In Glendale, the American Raptors are in the middle of an experiment that could revolutionize the country’s strategy for developing rugby talent.
Infinity Park has been home to amateur or professional rugby of some sort since 2007, but over the past two years the club that plays in “RugbyTown, USA” has revamped itself. The Raptors, formerly known as the Glendale Raptors, are now in the business of turning football players into rugby players while building a roster composed entirely of crossover athletes.
The Raptors’ roster consists of largely ex-college football players who have recently graduated, and whose opportunities didn’t plan out in the NFL, XFL or CFL. In those players, the Raptors get near-premium football talent to convert onto the pitch, where the team is attempting to become a pipeline for the U.S. National Team.
“On the world stage, the United States is a second-tier country in rugby,” explained Mark Bullock, who co-founded the Raptors and now serves as the club’s director. “We have the premise that we have great athletes here in America, and we’d like the sport to perform on a higher level — but we don’t see our elite athletes on the rugby pitch on a national level, and understandably, because the country’s very best athletes are making a significant amount of money in the NFL (and other major pro leagues).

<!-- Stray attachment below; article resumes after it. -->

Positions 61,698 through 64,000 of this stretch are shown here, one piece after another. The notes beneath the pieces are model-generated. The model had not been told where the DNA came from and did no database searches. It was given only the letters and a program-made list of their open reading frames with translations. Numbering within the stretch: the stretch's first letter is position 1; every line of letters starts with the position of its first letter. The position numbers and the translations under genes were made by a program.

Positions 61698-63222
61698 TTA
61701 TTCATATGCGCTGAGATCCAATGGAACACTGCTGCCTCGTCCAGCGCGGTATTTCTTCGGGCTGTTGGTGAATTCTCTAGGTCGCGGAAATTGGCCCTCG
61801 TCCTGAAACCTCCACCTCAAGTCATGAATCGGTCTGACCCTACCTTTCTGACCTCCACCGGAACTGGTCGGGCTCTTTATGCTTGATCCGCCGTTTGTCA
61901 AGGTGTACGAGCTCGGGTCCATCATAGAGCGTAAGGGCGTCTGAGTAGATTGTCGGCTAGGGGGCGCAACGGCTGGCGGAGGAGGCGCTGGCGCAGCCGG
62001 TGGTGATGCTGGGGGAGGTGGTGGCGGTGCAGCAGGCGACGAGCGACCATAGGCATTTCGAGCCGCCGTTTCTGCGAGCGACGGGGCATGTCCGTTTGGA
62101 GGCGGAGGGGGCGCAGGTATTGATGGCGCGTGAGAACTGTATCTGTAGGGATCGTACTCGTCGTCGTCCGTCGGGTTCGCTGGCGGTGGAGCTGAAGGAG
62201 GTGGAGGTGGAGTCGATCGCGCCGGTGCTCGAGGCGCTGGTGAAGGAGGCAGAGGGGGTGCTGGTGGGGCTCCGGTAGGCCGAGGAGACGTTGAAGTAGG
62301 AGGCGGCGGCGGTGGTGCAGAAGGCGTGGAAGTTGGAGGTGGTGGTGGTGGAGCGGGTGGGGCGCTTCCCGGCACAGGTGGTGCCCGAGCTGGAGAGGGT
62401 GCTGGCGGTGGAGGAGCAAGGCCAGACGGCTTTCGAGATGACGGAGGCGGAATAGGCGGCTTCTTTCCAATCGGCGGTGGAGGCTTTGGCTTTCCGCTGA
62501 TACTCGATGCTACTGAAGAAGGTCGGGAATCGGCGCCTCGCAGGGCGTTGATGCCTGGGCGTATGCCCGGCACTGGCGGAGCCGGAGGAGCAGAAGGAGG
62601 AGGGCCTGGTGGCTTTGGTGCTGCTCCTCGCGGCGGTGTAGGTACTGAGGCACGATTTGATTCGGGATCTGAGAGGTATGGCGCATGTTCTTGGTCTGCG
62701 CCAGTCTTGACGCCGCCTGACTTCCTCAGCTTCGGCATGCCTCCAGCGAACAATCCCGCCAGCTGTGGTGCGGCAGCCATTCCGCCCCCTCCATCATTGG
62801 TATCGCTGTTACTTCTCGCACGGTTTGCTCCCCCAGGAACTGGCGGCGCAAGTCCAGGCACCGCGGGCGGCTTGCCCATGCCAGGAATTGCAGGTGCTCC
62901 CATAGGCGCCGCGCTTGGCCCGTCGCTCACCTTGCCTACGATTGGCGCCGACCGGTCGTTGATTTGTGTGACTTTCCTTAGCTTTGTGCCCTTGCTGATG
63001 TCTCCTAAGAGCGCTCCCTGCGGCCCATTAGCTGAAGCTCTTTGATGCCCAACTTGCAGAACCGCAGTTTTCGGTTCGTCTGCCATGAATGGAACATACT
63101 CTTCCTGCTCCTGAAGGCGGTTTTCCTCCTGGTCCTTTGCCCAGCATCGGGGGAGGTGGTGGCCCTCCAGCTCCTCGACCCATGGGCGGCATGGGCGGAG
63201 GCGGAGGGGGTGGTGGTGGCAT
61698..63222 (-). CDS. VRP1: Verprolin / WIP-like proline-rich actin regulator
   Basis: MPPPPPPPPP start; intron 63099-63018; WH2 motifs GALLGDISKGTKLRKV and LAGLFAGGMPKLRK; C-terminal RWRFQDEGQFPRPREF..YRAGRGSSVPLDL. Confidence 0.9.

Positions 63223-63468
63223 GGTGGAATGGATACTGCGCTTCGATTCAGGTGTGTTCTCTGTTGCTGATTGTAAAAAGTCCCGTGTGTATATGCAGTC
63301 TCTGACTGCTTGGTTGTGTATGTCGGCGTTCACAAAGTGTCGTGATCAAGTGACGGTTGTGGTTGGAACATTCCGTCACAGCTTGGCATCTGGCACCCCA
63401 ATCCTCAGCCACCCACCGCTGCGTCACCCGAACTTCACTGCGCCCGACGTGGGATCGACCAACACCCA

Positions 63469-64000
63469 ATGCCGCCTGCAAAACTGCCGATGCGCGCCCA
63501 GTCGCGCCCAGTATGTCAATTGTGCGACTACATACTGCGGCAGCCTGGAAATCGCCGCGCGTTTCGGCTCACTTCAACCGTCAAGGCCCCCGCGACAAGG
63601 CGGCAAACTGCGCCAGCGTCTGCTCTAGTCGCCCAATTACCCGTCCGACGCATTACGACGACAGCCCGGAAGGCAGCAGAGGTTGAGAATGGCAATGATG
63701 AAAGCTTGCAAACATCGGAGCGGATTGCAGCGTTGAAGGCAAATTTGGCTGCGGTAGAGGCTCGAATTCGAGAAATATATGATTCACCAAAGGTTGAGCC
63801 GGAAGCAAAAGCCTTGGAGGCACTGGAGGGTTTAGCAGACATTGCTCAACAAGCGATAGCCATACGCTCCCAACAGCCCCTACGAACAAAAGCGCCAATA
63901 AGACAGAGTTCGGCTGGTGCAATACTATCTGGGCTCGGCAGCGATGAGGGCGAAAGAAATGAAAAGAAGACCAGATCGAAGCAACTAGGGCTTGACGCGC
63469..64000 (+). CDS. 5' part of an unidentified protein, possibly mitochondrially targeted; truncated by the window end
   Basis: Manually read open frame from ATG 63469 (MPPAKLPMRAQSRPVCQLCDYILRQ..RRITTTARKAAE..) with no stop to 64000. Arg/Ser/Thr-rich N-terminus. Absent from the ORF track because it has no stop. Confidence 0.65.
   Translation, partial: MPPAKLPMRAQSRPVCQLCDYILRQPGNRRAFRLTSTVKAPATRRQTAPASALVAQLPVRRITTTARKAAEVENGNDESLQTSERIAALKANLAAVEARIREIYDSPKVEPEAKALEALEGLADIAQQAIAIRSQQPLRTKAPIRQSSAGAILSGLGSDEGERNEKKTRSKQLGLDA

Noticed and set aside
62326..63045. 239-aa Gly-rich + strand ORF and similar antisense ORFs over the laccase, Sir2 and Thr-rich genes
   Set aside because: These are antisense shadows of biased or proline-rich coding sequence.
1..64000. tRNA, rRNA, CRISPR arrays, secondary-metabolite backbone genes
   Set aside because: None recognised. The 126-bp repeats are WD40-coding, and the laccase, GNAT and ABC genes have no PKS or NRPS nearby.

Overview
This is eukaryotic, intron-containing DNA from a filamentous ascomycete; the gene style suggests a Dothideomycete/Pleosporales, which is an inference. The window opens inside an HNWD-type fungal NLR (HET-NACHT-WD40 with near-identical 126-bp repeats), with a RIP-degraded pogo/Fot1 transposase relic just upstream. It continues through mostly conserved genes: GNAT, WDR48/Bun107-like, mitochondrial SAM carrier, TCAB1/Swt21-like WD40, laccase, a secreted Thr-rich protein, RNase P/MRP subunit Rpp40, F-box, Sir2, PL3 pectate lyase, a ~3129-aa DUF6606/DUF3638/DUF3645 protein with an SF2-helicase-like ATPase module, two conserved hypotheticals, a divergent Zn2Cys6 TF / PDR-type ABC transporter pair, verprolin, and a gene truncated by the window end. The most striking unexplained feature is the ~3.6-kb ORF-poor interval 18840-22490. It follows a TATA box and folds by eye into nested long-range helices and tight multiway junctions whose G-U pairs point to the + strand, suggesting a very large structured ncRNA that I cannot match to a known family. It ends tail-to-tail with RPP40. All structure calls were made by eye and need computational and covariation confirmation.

“So our thinking is, can we skim the next level of talent? We go to all kinds of the smaller combines, and pro days, and then we flat-out scour every collegiate football program in the U.S. looking for athletes that fit our parameters for size and athleticism.”
While crossover athletes on the U.S. National Team is nothing new, what is new is a club with a singular focus on crossover recruitment and development for the sport.
That approach has changed the brand of the Raptors, whose second season as a crossover team concluded Saturday afternoon at Infinity Park against Peñarol, a club from Uruguay. The Raptors competed in Major League Rugby for several years prior to that, but Bullock and the City of Glendale (which owns the team) decided to pull out of that league in 2020.
“Part of the emphasis of this club and one of the original goals at its founding was to develop and prepare players who would qualify for the U.S. National Team,” Bullock said. “Then the league went in a different direction, which included basically bringing in a high number of foreign players, in our view to the detriment of American players… We wanted to go in a different direction that fits the goals of the City of Glendale, and promoting foreign players was not one of our goals.”
Kathryn Scott, Special to The Denver PostDavid Still (11) moves up field for the American Raptors rugby team playing Pearol from Uruguay at Infinity Park on June 18, 2022 in Glendale.
When Bullock and Raptors general manager Peter Pasque initially started recruiting for the team in 2020, just after the pandemic hit, they started by messaging potential players on social media. …read more
Source:: The Denver Post – Sports